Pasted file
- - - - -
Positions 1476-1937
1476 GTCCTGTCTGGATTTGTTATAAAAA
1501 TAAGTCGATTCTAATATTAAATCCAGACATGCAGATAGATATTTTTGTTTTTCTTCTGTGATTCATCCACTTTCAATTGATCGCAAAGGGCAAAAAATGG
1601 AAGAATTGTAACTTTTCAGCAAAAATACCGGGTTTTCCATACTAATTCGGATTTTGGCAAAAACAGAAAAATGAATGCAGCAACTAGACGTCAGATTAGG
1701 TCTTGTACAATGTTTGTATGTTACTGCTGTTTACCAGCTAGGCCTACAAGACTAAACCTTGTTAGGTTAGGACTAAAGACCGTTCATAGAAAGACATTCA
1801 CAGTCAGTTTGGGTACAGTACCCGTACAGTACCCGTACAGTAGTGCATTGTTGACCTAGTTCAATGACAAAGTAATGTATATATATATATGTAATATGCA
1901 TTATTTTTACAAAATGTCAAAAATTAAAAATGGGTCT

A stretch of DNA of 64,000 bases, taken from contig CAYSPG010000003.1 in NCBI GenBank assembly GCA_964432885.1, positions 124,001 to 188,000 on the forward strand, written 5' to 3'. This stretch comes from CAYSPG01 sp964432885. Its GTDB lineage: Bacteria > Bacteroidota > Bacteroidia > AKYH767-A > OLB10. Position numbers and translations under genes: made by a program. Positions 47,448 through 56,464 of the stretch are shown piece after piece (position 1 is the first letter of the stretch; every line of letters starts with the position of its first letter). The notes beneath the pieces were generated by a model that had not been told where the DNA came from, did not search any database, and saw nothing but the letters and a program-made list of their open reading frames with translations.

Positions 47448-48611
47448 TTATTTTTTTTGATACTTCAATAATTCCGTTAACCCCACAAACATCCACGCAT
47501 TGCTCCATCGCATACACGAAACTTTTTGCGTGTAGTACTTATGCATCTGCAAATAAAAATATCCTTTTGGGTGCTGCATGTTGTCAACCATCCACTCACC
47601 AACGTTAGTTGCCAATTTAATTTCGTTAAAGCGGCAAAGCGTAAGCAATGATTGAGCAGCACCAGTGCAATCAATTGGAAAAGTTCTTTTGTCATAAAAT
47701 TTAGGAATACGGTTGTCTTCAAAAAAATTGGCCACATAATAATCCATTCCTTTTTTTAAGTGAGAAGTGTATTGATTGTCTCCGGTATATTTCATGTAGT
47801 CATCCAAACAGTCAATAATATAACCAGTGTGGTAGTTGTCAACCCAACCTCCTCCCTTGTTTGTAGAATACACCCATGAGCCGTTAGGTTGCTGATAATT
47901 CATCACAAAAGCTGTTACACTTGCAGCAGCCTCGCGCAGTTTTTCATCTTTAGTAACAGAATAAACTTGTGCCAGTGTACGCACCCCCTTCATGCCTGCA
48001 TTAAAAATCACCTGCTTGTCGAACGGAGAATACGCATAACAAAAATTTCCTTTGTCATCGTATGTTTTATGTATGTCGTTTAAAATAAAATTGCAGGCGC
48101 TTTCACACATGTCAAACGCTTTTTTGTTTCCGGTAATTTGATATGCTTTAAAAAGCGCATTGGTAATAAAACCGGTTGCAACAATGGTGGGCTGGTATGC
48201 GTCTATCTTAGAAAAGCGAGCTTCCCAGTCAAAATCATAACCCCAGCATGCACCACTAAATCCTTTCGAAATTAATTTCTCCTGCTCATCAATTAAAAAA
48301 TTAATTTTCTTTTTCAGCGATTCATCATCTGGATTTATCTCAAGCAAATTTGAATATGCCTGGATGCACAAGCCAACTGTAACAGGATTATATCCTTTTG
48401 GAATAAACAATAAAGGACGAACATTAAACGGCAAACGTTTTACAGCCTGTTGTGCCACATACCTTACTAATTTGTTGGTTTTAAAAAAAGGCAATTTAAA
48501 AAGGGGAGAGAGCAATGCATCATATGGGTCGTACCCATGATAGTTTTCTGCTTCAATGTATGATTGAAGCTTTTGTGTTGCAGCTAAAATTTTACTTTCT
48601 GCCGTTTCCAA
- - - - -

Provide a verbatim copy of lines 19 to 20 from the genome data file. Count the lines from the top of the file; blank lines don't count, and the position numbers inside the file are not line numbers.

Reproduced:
48301 TTAATTTTCTTTTTCAGCGATTCATCATCTGGATTTATCTCAAGCAAATTTGAATATGCCTGGATGCACAAGCCAACTGTAACAGGATTATATCCTTTTG
48401 GAATAAACAATAAAGGACGAACATTAAACGGCAAACGTTTTACAGCCTGTTGTGCCACATACCTTACTAATTTGTTGGTTTTAAAAAAAGGCAATTTAAA